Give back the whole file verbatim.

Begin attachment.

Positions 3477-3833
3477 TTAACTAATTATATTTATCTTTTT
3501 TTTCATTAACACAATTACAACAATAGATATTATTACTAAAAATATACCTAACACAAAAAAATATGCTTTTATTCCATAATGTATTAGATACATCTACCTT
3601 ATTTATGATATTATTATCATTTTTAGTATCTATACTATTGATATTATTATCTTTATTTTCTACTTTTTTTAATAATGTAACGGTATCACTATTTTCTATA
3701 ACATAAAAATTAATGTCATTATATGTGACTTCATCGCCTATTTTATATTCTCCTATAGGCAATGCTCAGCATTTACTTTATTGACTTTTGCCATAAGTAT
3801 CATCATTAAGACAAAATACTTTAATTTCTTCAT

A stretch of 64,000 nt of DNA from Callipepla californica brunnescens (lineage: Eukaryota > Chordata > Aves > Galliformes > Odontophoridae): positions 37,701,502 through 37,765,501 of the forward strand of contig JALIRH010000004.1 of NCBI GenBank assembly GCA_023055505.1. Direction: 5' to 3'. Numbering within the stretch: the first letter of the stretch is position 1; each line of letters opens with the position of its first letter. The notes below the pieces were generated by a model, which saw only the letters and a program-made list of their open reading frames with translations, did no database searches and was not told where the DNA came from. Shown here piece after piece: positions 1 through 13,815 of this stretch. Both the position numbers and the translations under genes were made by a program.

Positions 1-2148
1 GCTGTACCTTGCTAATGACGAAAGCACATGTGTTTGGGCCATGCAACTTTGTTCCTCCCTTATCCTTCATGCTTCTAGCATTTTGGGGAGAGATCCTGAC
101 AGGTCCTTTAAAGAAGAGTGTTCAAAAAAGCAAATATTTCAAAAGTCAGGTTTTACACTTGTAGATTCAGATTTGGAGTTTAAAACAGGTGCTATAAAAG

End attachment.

Positions 3477-3833
3477 TTAACTAATTATATTTATCTTTTT
3501 TTTCATTAACACAATTACAACAATAGATATTATTACTAAAAATATACCTAACACAAAAAAATATGCTTTTATTCCATAATGTATTAGATACATCTACCTT
3601 ATTTATGATATTATTATCATTTTTAGTATCTATACTATTGATATTATTATCTTTATTTTCTACTTTTTTTAATAATGTAACGGTATCACTATTTTCTATA
3701 ACATAAAAATTAATGTCATTATATGTGACTTCATCGCCTATTTTATATTCTCCTATAGGCAATGCTCAGCATTTACTTTATTGACTTTTGCCATAAGTAT
3801 CATCATTAAGACAAAATACTTTAATTTCTTCAT

A stretch of 64,000 nt of DNA from Callipepla californica brunnescens (lineage: Eukaryota > Chordata > Aves > Galliformes > Odontophoridae): positions 37,701,502 through 37,765,501 of the forward strand of contig JALIRH010000004.1 of NCBI GenBank assembly GCA_023055505.1. Direction: 5' to 3'. Numbering within the stretch: the first letter of the stretch is position 1; each line of letters opens with the position of its first letter. The notes below the pieces were generated by a model, which saw only the letters and a program-made list of their open reading frames with translations, did no database searches and was not told where the DNA came from. Shown here piece after piece: positions 1 through 13,815 of this stretch. Both the position numbers and the translations under genes were made by a program.

Positions 1-2148
1 GCTGTACCTTGCTAATGACGAAAGCACATGTGTTTGGGCCATGCAACTTTGTTCCTCCCTTATCCTTCATGCTTCTAGCATTTTGGGGAGAGATCCTGAC
101 AGGTCCTTTAAAGAAGAGTGTTCAAAAAAGCAAATATTTCAAAAGTCAGGTTTTACACTTGTAGATTCAGATTTGGAGTTTAAAACAGGTGCTATAAAAG